These transitions lead us to be more vulnerable to hormone imbalances. Women need a fat loss plan that keeps women’s hormones in balance otherwise they find their weight loss attempts are in vain and they end up blaming themselves for losing a battle their bodies weren’t equipped to fight.

    The ketogenic diet influences hormones. In my clinical experience, I see three main hormones that keto has the potential to adversely affect in women: cortisol, thyroid, and estrogen.

    Cortisol | In general, women’s stress levels are higher overall compared to men. The classic keto diet can add an extra burden to the stress response by not providing an adequate amount of carbs.

    Carbs help mitigate the stress response so for many women, the low carb nature of keto can lead to an increase in cortisol levels. In turn, this can derail weight loss by causing the body to store rather than dump fat.

    Thyroid | A diet low in carbs can negatively impact the thyroid. Carb restriction can raise reverse T3 (rT3). One of the common issues in patients on a ketogenic diet is that they may have increased rT3. This is one of the biomarkers that I check with patients who tell me they have tried keto and it didn’t work for them.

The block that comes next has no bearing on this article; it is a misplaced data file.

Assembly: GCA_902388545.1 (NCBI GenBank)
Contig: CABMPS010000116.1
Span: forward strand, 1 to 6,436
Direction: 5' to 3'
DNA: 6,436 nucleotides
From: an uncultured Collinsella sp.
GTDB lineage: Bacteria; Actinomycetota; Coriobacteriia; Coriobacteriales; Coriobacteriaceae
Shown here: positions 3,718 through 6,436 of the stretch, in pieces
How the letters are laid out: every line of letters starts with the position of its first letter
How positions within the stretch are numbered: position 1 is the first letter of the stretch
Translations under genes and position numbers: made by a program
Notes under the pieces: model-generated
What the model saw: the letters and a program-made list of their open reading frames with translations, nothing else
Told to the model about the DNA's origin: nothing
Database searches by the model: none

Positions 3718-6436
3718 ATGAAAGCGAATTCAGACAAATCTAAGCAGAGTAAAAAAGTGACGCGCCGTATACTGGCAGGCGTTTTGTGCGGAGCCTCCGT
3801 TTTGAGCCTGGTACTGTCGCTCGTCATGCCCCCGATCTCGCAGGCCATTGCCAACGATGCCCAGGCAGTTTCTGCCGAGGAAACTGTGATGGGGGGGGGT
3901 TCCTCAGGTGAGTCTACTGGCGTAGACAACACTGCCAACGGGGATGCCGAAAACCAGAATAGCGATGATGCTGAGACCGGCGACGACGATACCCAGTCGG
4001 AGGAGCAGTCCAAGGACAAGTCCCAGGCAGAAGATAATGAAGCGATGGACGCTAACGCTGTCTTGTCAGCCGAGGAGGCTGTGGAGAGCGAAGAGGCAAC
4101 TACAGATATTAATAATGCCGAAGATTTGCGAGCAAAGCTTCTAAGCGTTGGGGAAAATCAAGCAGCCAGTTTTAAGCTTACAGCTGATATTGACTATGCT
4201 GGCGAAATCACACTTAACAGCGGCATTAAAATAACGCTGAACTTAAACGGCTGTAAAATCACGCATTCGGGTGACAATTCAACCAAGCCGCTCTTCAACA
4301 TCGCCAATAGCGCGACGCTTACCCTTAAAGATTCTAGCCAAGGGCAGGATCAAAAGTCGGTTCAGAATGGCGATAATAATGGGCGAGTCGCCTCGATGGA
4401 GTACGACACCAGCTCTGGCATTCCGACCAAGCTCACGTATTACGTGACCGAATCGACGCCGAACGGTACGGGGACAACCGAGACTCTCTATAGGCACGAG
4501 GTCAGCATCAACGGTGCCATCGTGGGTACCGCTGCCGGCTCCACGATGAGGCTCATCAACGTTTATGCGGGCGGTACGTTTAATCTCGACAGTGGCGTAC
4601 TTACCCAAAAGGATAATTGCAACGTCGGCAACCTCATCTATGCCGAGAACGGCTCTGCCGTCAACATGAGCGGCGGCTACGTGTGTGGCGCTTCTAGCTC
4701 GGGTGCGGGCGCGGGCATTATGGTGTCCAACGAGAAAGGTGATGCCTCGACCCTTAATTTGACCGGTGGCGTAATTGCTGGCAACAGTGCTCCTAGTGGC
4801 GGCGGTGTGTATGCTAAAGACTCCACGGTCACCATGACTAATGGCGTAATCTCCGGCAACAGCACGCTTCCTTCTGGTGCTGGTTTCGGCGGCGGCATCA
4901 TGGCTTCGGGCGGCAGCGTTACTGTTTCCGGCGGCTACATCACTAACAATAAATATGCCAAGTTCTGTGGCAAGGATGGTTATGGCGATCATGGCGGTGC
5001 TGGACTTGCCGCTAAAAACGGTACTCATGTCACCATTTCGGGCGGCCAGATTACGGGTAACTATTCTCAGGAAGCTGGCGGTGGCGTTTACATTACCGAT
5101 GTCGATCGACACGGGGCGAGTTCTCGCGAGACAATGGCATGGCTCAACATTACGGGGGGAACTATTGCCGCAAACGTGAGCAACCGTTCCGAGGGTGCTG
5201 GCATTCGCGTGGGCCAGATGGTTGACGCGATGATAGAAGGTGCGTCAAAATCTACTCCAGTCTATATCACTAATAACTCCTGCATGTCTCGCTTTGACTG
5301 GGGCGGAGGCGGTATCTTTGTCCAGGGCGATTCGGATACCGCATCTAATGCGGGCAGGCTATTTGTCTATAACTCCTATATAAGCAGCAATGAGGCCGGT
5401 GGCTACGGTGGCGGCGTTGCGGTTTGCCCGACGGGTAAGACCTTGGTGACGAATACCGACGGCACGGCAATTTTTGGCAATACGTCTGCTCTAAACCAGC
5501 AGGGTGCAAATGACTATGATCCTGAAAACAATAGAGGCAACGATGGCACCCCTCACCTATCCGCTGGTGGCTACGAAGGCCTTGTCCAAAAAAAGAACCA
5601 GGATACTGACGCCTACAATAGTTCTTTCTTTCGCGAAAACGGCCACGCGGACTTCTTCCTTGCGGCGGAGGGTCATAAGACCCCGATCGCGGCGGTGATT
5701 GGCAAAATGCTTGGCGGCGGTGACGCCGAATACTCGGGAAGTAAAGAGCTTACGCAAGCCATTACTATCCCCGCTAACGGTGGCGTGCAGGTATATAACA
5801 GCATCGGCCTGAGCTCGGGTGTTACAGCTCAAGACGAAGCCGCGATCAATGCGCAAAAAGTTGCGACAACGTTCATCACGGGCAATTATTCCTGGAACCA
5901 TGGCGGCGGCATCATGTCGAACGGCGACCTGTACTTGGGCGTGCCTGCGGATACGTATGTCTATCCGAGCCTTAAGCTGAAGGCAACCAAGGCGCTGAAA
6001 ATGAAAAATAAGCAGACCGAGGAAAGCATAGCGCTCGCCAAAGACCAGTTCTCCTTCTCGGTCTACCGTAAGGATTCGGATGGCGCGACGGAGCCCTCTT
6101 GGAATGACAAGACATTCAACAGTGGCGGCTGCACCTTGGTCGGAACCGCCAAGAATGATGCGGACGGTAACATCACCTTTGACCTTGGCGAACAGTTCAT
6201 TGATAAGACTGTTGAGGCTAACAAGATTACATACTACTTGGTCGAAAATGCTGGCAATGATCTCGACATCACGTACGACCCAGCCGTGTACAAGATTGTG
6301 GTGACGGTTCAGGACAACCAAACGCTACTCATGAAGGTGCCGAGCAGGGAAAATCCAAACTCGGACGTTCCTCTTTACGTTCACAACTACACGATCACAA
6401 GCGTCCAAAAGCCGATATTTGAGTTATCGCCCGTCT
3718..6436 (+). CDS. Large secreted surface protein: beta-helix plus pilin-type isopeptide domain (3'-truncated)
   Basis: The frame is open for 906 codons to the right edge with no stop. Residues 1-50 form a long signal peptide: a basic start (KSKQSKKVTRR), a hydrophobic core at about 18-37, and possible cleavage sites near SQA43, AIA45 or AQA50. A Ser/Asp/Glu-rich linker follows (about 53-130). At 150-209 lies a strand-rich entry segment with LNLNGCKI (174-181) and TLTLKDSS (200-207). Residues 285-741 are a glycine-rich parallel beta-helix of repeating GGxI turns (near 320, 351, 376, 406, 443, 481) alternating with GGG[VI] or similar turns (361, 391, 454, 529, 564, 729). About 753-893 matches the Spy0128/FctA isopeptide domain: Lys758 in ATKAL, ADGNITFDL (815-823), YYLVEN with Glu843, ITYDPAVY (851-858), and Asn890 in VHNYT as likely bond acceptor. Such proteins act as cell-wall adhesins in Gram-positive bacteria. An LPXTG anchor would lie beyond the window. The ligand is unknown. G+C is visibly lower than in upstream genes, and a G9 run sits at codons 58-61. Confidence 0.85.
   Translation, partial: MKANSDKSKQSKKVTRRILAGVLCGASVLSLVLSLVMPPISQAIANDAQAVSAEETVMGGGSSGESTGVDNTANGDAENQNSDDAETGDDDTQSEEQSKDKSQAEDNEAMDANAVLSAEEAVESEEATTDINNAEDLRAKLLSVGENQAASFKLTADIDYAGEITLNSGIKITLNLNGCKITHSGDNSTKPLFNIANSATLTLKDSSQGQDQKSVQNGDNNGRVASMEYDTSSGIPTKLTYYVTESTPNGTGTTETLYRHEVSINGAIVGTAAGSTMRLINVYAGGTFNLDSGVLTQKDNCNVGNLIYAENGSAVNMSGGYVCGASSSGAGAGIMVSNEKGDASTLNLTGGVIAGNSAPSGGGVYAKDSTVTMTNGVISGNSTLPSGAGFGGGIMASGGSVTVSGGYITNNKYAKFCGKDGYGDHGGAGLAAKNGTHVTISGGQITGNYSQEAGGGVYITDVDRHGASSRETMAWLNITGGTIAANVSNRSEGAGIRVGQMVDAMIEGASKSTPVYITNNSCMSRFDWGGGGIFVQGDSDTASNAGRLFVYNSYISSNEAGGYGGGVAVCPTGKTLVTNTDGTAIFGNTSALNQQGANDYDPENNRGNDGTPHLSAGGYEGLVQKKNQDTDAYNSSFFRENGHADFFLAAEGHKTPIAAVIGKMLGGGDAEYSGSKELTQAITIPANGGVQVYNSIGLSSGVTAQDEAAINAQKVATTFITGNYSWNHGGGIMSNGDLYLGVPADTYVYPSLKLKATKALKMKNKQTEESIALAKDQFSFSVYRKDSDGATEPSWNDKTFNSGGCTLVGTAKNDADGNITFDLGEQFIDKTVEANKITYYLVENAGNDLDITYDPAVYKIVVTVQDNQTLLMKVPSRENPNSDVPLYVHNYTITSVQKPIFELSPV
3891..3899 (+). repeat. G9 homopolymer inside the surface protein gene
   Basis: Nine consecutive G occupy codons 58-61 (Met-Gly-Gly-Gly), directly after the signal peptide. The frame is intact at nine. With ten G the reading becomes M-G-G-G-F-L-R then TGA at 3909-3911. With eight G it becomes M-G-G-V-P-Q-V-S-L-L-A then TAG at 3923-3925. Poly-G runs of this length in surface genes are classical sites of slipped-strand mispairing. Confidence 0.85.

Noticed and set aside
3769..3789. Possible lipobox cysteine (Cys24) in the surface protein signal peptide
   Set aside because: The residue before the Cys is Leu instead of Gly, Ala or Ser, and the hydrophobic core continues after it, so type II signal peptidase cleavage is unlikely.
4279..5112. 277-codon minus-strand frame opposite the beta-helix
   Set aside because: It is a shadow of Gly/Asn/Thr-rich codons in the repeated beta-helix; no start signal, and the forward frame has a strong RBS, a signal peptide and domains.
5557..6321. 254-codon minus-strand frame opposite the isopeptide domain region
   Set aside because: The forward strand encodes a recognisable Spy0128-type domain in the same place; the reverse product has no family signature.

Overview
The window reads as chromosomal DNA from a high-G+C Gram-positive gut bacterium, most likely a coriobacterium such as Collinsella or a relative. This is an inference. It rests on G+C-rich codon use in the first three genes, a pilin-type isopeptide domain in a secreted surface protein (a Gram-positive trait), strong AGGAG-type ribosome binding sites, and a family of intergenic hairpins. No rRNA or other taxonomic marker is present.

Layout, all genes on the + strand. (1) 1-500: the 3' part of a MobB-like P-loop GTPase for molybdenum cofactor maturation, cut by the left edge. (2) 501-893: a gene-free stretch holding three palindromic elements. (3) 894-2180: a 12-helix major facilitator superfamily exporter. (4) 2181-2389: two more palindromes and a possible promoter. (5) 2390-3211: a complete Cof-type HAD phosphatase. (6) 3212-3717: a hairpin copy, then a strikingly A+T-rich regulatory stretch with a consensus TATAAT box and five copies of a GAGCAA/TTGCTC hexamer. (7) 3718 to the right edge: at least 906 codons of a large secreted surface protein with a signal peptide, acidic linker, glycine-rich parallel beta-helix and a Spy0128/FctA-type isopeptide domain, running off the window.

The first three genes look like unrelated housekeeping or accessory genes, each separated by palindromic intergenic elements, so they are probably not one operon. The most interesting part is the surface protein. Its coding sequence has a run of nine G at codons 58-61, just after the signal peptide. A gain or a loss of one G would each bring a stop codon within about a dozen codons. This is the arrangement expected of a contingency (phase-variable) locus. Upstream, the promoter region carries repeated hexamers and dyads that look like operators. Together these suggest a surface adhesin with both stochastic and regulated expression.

Reverse T3 is an inactive metabolite of T4 and provides a mechanism to slow down metabolism in order to save energy. It provides a feedback system to keep you in balance under normal conditions. However, if your body is stressed or on a calorie-restricted diet, a signal is sent to change the ratio, and you produce more reverse T3.

    Estrogen | Estrogen may get out of balance in people who eat a “lazy” keto diet, like fast food burgers wrapped in lettuce with bacon on top without sufficient vegetables to feed good microbes in the gut.

    The Detox + Digestion Component

    Healthy estrogen balance relies on a healthy ecosystem of microbes. People who eat more animal products, like meat and cheese, but skimp on vegetables risk a rise in the levels of misbehaving members of the estrogen family.